Saturday, January 29, 2011

Chain Lake Trail

So today I set out around 11 or so, after a hearty breakfast of bacon, a blueberry bagel, orange juice and a cup of tea.

First I went to Bikes by Dave. Dave Reminds me a lot of Harold from Earle Industries back in St. Johns. An older guy who just really loves bikes and running his shop. I told him about my trailer idea and asked him if knew anyone who could do some fabrication for a decent price. He directed me to Cam, a mechanic in the store. "I know just the guy," he said, "you should talk to Steve he's a welder at the docks and is just setting up his own space. He loves bikes and trailers." Awesome. He couldn't find his number so I passed on my contact info to Cam to give to him.

Then I made my way down to Halifax Cycle Gallery to speak with one of the owners, Roger. Told him my idea. "I know just the guy," he said, "you should talk to Steve." I laughed. Apparently I should talk to Steve. I chatted with Roger a bit, got Steve's contact info, and then headed out to the Chain of lakes trail.

I haven't gone on an extended ride in quite some time, and the terrain didn't help. Being an old railway line, the grade was fine. At first the trail was paved, and actually cleared of snow. Pretty awesome. But that didn't last real long. After passing under a bridge at NW Arm Drive, the trail turned to gravel, under about 3 or 4 inches of snow. Now, we've had a lot of snow/rain/snow/rain, and some really cold days, so every footstep and track on the trail was a big hard ice speed bump, and with no suspension, my wrists had a hard ride ahead of them. Some spots were okay, with a nice inch of just crunchy snow and a few bike tracks, but the majority was pretty rough.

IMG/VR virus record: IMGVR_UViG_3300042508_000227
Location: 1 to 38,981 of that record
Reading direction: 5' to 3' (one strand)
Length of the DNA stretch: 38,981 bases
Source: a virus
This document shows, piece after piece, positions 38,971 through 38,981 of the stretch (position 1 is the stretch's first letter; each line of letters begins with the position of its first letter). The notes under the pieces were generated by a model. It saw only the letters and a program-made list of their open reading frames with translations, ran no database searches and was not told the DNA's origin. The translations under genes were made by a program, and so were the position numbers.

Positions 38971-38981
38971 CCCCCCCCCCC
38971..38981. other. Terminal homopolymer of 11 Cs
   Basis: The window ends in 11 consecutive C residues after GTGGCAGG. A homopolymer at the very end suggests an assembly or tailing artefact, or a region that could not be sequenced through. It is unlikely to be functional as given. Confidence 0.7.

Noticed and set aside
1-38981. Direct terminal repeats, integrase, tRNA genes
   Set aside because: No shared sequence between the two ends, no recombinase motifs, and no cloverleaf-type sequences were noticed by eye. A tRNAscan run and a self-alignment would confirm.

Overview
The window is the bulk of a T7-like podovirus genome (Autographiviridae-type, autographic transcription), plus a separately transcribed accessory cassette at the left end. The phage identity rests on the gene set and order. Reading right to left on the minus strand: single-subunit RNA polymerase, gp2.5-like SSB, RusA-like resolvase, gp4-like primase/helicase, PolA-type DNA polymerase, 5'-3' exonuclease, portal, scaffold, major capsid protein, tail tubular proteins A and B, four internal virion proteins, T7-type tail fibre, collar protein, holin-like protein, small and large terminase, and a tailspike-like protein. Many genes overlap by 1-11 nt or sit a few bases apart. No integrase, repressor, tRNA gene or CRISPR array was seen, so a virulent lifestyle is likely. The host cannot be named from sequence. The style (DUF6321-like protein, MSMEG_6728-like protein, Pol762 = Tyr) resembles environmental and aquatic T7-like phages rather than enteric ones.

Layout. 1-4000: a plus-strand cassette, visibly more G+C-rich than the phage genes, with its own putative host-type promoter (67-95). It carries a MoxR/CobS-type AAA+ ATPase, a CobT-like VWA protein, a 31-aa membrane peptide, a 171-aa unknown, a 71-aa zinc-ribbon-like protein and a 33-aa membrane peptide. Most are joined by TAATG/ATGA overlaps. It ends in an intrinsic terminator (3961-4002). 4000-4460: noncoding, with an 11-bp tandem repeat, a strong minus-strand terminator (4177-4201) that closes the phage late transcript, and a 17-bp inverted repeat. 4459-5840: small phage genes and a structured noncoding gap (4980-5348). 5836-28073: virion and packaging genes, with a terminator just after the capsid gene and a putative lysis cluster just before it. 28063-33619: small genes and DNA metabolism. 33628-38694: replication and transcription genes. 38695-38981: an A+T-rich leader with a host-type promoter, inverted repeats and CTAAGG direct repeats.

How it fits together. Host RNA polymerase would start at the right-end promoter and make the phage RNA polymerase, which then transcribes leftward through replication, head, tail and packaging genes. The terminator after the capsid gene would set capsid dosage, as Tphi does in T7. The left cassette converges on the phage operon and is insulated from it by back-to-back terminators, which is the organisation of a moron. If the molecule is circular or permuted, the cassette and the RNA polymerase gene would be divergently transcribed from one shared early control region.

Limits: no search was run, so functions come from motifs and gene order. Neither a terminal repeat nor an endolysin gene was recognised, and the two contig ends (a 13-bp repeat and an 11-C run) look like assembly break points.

Once I hit Governor Lake I was ready for a little break and a snack. I found a little spot just down off the trail that opened up a little. The lake appeared to be really frozen. I tested the strength of the ice very precisely (see the rocks in the following pictures) and decided to see just how well my Schwalbe Ice Spikers worked on ice.

If riding around in circles on a flat sheet of ice doesn't convince you, then I don't know what to tell you. Schwalbe's Ice Spikers work. Simple as that.

Lunch Time.

I had a nice ripe pear, some almonds, and a can of pepsi. I made sure to bring all my garbage back with me. From here I headed to the tip of Governor Lake, despite the vibration inducing terrain, committed to completing the route I had set out for myself.

I turned around and headed back from here. there was a slight grade down for a good chunk of the trail back, so it wasn't as bad, but after my break my toes and hands had gotten cold, and I was getting tired. Everything warmed up again after a short while, and I hit pavement again. Freedom! I then continued on the trail past the point at which I started at just to examine it. I made it to the end, where I crossed the road, and continued on the old railbed to where the railway still exists. On my way here I ran into a group of men hanging out by the tracks, drinking a case of beer, at 2pm. They were having a really good time by the sound of it, and one of them was urinating out right on the path. It was an interesting encounter to say the least, and a funny end to a good day.

View Chain Of Lakes Trail+ in a larger map

From my GPS.
Home now.
I have the beater in the back porch on some plastic mats so the snow melts off it and it can dry off. Then back in the shed she goes.
Talked to Steve. He seems like a really nice guy who is genuinely interested in building bikes and trailers, and he said we could definitely work something out. Sent him my sketches and hope to meet with him soon.

Lazing around now in a bath robe. Going to cook some chicken soup soon.

Don't let the cold and snow stop you. Get out and ride the bike that you love.

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